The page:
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Fireworks harmful to wildlife’s health: wildlife rescue centre president

The president of a Vancouver Island wildlife rescue centre is sounding the alarm about fireworks.

Warren Warttig of the MARS Wildlife Rescue Centre, says contaminants from fireworks have had profound effects on bald eagle populations

He added that even after the use of these materials was curtailed, background levels remained in the environment for decades.

“Because of this we no longer use these contaminants,” Warttig said.

He noted pets aren’t the only animals spooked by fireworks noise.

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“Research studies have shown that the loud sounds of fireworks do have an adverse effect on wild animals as well as domestic animals,” Warttig said. 

“In a recent study in the Netherlands, they found that roosting birds simultaneously exploded into the night skies in utter panic which can lead to high numbers of deaths, due to the birds flying into trees, fences, billboards, houses and other objects they could not see.”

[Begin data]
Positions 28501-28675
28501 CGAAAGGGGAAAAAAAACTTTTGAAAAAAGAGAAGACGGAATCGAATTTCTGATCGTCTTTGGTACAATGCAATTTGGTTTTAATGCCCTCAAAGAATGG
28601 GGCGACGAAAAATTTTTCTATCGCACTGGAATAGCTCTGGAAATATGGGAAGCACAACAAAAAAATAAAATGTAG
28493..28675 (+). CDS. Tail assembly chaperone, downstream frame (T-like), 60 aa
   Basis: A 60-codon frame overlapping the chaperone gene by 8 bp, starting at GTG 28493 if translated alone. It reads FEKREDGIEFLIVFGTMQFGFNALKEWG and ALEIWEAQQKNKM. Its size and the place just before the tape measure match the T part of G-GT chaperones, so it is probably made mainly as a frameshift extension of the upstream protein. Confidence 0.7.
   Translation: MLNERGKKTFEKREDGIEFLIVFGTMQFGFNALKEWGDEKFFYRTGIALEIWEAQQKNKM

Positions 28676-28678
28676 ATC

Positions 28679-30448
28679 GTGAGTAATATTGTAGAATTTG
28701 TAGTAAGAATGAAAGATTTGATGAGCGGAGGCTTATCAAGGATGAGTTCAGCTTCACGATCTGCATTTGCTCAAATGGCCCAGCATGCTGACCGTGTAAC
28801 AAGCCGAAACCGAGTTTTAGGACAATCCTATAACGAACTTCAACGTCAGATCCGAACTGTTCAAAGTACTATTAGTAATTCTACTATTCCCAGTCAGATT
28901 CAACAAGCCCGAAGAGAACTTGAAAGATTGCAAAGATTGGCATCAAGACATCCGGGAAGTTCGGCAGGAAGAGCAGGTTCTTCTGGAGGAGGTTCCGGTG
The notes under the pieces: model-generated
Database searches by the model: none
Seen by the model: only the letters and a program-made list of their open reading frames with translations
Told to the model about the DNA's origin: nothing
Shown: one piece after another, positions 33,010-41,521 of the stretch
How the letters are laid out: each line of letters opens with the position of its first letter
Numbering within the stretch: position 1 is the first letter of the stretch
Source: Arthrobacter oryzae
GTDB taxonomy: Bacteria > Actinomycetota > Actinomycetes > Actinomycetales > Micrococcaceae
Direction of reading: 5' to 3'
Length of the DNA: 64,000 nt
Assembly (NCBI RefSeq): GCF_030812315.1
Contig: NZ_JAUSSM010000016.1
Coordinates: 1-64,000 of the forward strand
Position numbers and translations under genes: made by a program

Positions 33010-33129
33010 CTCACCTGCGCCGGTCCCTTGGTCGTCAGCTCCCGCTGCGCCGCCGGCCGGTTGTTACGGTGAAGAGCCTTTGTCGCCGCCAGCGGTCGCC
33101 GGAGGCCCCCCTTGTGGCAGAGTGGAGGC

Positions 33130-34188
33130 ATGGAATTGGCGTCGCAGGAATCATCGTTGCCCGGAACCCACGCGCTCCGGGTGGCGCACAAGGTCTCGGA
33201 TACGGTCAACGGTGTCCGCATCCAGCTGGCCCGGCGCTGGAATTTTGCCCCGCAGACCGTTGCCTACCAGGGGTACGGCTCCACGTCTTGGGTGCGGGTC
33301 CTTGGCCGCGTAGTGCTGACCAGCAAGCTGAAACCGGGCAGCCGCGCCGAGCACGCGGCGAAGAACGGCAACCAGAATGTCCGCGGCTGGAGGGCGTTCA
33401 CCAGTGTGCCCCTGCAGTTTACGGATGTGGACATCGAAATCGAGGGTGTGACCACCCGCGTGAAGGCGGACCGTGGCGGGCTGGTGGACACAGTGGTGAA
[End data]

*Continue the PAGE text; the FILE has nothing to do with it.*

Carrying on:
Probably the most infamous example of massive bird deaths after a fireworks display was when greater than 5,000 dead or dying red-winged blackbirds were found on the ground in the morning in the small Arkansas town of Beebe in 2010.

He added that at MARS Wildlife Rescue, there is an increased caseload of wildlife patients and reports of death following the use of fireworks, particularly the Canada Day fireworks where a number of pre-fledgling eagles that jump out of their nests, end up in the centre’s care. 

“We have also seen a heightened level of agitation exhibited from all of the animals we have in care that last the entire day after the fireworks,” Warttig said.

“Given this information, perhaps it’s time to question our continued use of fireworks.”

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